Local man indicted on federal cyber attack charges

Beaver County Times/October 29, 2009

Camden, New Jersey - A Center Township man was indicted last week on federal charges that he launched cyber attacks against several Web sites, including one against a group that tracks online vigilantes.

Bruce Raisley was charged with fraud activity for alleged 2007 computer attacks on Web sites for Corrupted Justice, music magazine Rolling Stone and the Rick Ross Institute, which studies cult activity.

Charges were filed against Raisley, no age or address available, in June, and a federal grand jury handed down an indictment against Raisley on Oct. 22. Raisley was arrested on June 30 and released on $100,000 unsecured bond. He is to be arraigned on the indictment on Nov. 2.

According to documents from the U.S. District Court of New Jersey’s office in Camden, Radar Magazine published an article called "Strange Bedfellows" in September 2006, while Rolling Stone published an article in July 2007 called "To Catch a Predator: The New American Witch Hunt for Dangerous Pedophiles."

The articles detailed the activities of Perverted Justice, a group of volunteers who work to expose online sexual predators. Detractors, including Corrupted Justice, label them vigilantes, according to court documents. Raisley first was a volunteer with Perverted Justice, according to court documents, but stopped in 2006 and became a member of Corrupted Justice.

According to the Perverted Justice Web site, Raisley signed up for the Web site’s forums in 2004, posting negative comments about the group’s activities. After Raisley was kicked off the Web site, according to Perverted Justice, he started to make threats against Web site members.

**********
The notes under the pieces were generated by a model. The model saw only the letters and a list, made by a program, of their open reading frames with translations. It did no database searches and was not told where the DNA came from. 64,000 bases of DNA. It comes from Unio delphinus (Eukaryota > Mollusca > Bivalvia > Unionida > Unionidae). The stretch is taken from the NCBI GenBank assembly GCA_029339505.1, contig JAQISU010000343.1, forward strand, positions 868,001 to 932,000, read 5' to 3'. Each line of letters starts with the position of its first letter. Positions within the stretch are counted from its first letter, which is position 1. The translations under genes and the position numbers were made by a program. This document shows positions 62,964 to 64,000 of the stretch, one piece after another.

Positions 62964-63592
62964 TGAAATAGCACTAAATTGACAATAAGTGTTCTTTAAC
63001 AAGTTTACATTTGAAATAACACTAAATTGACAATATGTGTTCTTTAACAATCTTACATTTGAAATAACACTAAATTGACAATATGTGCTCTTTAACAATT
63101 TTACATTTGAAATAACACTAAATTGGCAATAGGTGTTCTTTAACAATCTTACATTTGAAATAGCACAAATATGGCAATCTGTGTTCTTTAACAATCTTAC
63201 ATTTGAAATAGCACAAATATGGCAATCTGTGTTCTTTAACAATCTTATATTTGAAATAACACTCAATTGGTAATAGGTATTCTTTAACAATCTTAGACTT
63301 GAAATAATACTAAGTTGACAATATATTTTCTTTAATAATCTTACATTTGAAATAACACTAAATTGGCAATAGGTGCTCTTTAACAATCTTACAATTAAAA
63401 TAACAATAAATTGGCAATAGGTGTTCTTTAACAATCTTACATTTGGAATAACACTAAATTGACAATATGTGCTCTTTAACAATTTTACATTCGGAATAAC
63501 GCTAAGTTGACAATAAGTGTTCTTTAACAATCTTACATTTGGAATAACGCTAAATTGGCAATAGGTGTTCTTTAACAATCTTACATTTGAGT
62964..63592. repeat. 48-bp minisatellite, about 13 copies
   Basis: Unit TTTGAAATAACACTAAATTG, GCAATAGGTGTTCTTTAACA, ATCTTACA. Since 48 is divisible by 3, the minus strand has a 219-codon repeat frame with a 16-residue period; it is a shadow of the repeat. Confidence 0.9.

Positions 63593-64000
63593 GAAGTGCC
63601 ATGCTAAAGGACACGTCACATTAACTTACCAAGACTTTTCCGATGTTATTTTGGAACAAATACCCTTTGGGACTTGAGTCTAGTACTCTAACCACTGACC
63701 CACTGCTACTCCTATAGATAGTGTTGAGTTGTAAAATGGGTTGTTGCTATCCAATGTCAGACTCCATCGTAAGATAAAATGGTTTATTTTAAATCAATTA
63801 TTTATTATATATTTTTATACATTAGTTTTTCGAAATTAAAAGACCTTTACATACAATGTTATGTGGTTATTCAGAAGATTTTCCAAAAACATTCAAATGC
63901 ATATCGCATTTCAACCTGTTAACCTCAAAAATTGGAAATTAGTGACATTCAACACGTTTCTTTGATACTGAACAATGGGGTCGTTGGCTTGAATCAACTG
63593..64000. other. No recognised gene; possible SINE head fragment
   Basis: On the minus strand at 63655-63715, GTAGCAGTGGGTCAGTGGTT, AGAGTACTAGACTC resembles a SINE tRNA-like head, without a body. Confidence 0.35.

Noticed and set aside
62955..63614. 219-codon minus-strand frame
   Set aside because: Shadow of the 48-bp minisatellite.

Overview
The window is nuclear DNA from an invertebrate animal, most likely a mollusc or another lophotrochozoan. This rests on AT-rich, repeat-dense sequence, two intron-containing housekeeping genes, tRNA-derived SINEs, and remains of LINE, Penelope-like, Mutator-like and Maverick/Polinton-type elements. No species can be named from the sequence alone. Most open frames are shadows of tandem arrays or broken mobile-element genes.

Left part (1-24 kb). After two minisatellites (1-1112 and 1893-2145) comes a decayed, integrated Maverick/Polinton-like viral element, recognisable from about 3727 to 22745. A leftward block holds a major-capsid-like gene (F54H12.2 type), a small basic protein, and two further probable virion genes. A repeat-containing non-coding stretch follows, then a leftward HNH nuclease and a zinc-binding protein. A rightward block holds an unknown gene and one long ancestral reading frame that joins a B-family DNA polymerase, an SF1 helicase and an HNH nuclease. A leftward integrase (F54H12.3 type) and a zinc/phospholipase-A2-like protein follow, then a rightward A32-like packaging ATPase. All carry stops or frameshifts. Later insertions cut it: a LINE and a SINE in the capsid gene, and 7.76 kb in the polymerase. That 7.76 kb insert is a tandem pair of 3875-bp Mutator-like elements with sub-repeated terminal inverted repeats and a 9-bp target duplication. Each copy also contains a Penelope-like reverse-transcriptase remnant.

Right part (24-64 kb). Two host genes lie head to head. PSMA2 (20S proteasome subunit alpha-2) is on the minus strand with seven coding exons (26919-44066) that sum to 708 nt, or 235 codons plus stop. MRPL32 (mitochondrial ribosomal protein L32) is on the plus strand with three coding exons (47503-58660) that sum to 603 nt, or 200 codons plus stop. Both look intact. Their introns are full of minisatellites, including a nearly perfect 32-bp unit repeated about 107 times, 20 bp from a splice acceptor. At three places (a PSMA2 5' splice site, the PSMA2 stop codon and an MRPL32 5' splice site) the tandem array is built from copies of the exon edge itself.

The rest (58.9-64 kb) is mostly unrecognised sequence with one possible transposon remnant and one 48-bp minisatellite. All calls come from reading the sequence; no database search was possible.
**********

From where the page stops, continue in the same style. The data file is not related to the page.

The articles by Radar and Rolling Stone described an online incident in which Xavier Von Erck, the founder of Perverted Justice, tricked Raisley into believing Von Erck was a woman and then posted details about the exchange online.

The stories were reposted on various Web sites, including Corrupted Justice, Rolling Stone and the Rick Ross Institute. Raisley told federal investigators that he asked Corrupted Justice and Rick Ross to remove the stories from their Web sites, according to court documents, but they did not.

Federal authorities accused Raisley of using malicious software to infect computers as far away as Slovenia to create a network of computers that flooded the Web sites, either slowing them down or crashing them completely in 2007 and 2008.

According to court documents, an administrator from Corrupted Justice said Raisley contacted him online to "gloat that he had taken down (the Web site’s) servers" in November 2007.

In a similar attack on March 10, 2008, the same administrator called Raisley, prosecutors said, and Raisley said that he "unleashed a virus that could never be stopped" and that the administrator "could kiss (his) Web site goodbye because nothing could protect the servers against this attack" and the Web site "is finished forever."

In early 2008, the FBI determined that Raisley was controlling the attack and raided his home on March 27, 2008, according to court documents.

Raisley denied controlling the cyber attack from his home, according to court documents, but when agents took a memory stick, he said, "The memory stick you took has on it everything you need" and then admitted using programs on the stick to attack the Web sites.

On the Perverted Justice Web site, the group labeled Raisley as a "longtime harasser" and said the group "may deal with these electronic attacks forever" because of the number of infected computers.

Raisley lived in Arkansas before he moved to Beaver County, according to court records; the date when he moved to western Pennsylvania wasn’t listed. He could not be reached for comment Thursday. He is represented by a federal public defender.

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